End-user satisfaction with the Integrated System of Federal Government Financial Administration 151 (SIAFI): a case study
existing measurements of user satisfaction, which are based on the traditional computing model, are unsuitable for measuring end-user satisfaction. Therefore, their study measures end-user satisfaction by using an instrument that meets the following criteria: a. It measures satisfaction with regard to the information provided by a specific IS. b. It includes items to evaluate the ease of use of an IS. c. It implements a Likert scale, instead of a semantic differential scale. d. It is short, easy to use, and suitable for both academic and practical research. e. It is reliable and valid, and it can be used in several systems. f. It explores the relationship between the satisfaction of end-users and other independent variables. Doll and Torkzadeh first review the literature on user satisfaction to obtain a list of items for measuring end-user perceptions. Then they define relationships by using 40 items: 31 items are obtained from the literature review, seven items are related to ease of use, and two items are related to overall satisfaction (Doll and Torkzadeh, 1988, p. 263). Each item is categorized by a Likert scale with five items: almost never, some of the time, about half of the time, most of the time, and almost always. The questionnaire also contains open questions designed to describe the IS, including the most and least satisfying aspects. Doll and Torkzadeh then conduct a pilot study of the questionnaire in five institutions, with a sample of 96 end-users. To ensure the measurement validity of of each item, they evaluate correlations between total and individual scores. After analysis, the number of items is reduced to 18, with reliability (Cronbachâ€™s alpha) of 0.94 and a correlation of 0.81 (Doll & Torkzadeh, 1988, p. 263â€“264). Doll and Torkzadeh then administer the questionnaire at 44 companies, resulting in a sample of 618 respondents. The collected data are subjected to exploratory factor analysis, using the principal components and varimax rotation extraction methods. Using a multivariate statistical technique, they obtain five factors (see Figure 4) to explain 78% of variation: content, accuracy, format, ease of use, and timeliness. Consequently, the instrument is reduced to 12 items, with reliability of 0.92 and a validity of 0.76.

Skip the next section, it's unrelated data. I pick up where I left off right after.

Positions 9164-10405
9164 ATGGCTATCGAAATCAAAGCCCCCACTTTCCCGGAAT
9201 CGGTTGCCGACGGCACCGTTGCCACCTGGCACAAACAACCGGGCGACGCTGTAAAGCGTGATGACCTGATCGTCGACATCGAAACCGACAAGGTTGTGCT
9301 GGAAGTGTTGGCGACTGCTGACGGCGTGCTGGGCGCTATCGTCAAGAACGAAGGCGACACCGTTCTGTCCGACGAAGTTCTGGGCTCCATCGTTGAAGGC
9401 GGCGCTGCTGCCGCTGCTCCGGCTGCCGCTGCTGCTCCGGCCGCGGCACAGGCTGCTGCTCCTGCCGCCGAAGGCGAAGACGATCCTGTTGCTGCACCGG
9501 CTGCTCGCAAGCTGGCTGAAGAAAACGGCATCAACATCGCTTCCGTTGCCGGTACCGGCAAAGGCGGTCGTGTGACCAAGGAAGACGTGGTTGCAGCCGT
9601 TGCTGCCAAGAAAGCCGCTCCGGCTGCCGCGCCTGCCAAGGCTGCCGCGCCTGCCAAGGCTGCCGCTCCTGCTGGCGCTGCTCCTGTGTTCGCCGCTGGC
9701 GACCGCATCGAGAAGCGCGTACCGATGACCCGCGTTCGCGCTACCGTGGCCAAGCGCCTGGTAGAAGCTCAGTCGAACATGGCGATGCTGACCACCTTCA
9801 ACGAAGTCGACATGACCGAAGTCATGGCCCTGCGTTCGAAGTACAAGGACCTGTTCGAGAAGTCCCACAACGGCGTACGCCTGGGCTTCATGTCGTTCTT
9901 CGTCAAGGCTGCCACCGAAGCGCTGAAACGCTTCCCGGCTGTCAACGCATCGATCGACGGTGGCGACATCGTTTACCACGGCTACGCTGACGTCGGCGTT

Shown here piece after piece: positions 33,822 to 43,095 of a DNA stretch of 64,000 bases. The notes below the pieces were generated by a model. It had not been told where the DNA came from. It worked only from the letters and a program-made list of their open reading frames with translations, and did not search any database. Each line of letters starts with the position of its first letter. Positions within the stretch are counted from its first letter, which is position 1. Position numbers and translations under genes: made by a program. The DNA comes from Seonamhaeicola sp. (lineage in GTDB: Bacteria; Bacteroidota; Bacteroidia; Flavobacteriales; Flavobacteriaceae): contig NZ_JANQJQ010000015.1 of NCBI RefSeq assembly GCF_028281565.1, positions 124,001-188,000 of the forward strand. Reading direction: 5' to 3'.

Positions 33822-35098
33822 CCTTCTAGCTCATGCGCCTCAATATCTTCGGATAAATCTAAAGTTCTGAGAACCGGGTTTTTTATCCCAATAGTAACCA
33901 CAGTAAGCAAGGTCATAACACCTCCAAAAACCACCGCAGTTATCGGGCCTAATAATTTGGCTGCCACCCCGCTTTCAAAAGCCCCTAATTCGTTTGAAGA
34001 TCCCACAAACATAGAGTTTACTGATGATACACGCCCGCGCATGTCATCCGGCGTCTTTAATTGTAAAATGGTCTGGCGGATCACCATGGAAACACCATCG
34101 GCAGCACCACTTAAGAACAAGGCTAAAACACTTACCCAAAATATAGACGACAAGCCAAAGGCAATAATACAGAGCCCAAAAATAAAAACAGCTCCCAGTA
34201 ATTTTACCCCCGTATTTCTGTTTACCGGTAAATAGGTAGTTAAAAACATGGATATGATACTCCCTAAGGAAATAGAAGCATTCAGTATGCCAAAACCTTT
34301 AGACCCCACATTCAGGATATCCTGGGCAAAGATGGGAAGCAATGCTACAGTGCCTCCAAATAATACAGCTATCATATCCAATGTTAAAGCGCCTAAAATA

Figure 4. The end-user satisfaction model of an IS. Source: Adapted from Doll and Torkzadeh (1988, p. 268).
JISTEM, Brazil Vol. 10, No.1, Jan/Apr 2013 pp.145-160
First number of the 10th edition of the JISTEM (Journal of Information Systems and Technology)